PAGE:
The SEC lawsuit filed in 2016 contends that Quiros, along with Bill Stenger, Jay Peak’s former president, ran a “Ponzi-like” scheme to defraud investors taking part in the EB-5 visa program. The two developers had been raising money for a series of projects at Jay Peak as well as other projects at Burke ski area and in the city of Newport.

Stenger and Quiros, according to filings, misused $200 million out of more than $350 million raised from the investors. Also, the lawsuit accuses Quiros of “looting” more than $50 million to pay personal expenses, from taxes to a luxury New York City hotel.

Visconti, Quiros’ attorney, and SEC lawyers have been battling in dueling court filings over what defenses the Jay Peak owner he can raise to contest the investor fraud allegations he faces.

In a filing submitted on his behalf, Quiros stated he is entitled to “contribution from others and/or a set-off” against claims in the SEC lawsuit that others, in whole or in part, caused the alleged losses, including “financial services providers, accountants, and professionals,” and those “alleged losses have been repaid in whole or in part by Defendant Quiros and others.”

Quiros’ proposed defense also claims that he relied “in good faith” on information and opinions of professionals, including “attorneys, accountants, and financial services providers.”

Earlier this year, Goldberg reached a nearly $150 million settlement with Raymond James & Associates Inc., a financial institution that Quiros had used. That settlement provides money to pay contractors and vendors owed for services they provided, cover some of the losses by investors, as well as complete projects their money was supposed to pay for.

In the filing listing his defenses, Quiros does not specifically name Raymond James, or any of the other third parties.

Levenson, in a response, said Quiros should have to be more specific about the third parties he is referring to, or not to be allowed to raise them as part of his defense.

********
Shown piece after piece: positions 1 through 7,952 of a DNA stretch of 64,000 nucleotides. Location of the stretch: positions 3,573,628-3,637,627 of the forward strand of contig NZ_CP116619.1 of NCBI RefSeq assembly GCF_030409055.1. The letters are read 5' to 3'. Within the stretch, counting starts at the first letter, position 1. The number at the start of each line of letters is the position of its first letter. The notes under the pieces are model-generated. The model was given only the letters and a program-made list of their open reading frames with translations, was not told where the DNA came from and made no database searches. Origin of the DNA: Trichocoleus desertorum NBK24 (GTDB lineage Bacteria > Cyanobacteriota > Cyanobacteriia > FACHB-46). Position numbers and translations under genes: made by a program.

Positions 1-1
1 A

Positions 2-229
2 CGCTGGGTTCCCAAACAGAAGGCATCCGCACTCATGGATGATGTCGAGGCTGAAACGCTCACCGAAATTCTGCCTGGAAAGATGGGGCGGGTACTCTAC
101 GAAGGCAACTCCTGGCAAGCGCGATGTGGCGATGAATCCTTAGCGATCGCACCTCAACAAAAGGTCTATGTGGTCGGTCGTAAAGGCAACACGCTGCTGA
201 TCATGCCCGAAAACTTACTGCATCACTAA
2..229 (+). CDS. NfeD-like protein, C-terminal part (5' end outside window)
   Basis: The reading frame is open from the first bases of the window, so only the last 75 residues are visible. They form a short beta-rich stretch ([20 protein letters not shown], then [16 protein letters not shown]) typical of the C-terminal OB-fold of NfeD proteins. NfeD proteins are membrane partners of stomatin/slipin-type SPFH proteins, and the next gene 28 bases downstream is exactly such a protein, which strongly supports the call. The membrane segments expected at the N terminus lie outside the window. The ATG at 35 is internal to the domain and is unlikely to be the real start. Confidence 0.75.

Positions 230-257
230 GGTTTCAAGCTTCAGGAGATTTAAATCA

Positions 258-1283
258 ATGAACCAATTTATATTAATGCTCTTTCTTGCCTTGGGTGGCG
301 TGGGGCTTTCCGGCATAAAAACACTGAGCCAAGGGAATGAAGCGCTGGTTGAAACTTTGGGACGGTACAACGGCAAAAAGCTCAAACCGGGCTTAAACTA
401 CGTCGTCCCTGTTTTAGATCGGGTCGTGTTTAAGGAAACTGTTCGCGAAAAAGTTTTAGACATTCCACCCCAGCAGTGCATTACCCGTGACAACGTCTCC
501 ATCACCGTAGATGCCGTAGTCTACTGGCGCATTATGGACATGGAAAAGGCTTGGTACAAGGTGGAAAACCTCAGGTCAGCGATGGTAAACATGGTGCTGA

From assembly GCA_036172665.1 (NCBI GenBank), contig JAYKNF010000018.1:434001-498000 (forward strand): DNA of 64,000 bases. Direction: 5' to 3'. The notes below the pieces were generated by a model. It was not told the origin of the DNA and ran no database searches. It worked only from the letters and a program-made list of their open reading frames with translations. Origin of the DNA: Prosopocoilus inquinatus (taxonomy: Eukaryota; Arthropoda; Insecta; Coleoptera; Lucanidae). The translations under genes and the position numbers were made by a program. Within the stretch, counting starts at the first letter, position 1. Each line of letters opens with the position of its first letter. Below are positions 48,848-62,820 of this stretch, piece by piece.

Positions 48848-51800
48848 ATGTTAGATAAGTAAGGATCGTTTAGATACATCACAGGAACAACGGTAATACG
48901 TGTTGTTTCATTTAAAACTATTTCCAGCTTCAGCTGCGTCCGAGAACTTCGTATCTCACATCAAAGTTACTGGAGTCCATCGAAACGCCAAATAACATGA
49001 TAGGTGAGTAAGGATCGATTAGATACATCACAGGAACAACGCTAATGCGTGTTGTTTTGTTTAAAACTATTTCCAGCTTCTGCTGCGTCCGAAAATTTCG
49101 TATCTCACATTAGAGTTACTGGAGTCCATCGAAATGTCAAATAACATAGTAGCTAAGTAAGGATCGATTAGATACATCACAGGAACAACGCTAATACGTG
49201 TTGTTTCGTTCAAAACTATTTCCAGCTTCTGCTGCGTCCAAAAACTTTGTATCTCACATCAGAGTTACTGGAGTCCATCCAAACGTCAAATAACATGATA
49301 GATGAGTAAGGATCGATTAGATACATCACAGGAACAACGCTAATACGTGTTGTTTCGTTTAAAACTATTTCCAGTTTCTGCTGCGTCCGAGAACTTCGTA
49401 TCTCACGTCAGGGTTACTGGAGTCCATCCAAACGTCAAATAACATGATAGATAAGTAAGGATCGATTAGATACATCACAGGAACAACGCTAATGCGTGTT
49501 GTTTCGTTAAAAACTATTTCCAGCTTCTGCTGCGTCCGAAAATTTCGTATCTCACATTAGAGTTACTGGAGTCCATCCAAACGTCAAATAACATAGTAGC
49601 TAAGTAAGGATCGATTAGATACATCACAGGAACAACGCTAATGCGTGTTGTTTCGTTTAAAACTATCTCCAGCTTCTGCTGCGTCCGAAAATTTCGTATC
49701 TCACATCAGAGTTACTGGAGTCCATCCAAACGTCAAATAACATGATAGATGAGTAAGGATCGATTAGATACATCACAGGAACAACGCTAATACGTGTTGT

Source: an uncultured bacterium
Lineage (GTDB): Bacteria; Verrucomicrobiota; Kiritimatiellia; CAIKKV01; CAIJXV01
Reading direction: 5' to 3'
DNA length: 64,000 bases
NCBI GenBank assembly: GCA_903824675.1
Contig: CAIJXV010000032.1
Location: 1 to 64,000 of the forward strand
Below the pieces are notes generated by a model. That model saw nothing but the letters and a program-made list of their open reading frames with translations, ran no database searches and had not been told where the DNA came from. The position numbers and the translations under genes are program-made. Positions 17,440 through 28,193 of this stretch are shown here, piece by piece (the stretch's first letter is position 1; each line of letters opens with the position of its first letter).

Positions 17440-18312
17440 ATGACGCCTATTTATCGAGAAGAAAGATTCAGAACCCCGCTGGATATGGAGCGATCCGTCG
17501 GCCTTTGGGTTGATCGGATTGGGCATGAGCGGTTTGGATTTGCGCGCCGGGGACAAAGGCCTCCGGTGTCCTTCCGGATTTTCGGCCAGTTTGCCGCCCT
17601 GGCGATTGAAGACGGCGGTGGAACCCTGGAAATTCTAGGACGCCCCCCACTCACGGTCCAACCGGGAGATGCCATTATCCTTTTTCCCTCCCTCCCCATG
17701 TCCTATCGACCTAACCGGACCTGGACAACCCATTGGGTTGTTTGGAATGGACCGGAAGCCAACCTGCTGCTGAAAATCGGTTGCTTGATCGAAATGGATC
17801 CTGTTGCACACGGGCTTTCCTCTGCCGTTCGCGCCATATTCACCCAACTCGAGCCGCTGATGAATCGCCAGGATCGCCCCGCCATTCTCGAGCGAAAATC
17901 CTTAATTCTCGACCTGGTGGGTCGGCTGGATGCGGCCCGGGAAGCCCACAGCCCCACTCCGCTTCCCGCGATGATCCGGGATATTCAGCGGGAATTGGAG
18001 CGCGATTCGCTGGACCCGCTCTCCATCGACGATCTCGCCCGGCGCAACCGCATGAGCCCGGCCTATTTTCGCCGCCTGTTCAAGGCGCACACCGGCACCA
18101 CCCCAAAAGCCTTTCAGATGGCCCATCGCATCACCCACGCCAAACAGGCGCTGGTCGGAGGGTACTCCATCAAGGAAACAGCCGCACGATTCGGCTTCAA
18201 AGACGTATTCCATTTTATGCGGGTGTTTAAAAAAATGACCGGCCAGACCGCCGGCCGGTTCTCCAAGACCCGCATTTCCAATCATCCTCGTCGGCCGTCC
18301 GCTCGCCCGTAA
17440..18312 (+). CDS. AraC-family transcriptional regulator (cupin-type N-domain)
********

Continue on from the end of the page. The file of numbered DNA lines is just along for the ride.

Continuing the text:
Visconti, in her most recent filing, wrote that the receiver and SEC should know who her client is referring to.

“While Mr. Quiros is not prepared to name all third parties at this time, he continues to investigate potential third-party actions and to assist the Receiver in building a case against third parties,” Visconti wrote.

“And the settlement by Raymond James & Associates strongly suggests, if not evidences, that they are a liable third party upon whose advice Mr. Quiros relied to the detriment of the Defendants and himself. Plaintiff, therefore, cannot claim to have insufficient notice of the misconduct of third parties … “

She also briefly touched on talks with regard to a possible settlement for her client.

“Indeed, Mr. Quiros has already turned over to the receivership estate assets and cash valued at more than $10 million, and he is in negotiations with the SEC and the Receiver to turn over additional assets worth tens of millions of dollars should a global settlement be reached,” she wrote.

The dispute over Quiros’ level of cooperation arises as a filing was recently submitted to the court about the scheduling of a court-ordered mediation session. Judge Darrin P. Gayles, in setting a schedule for the case that included a September 2018 trial, also ordered that a mediation session take place before that date.

The SEC and Quiros’ attorney have set that mediation session for Dec. 19. Howard Tescher of the Tescher Mediation Group of Fort Lauderdale, Florida, will serve as mediator.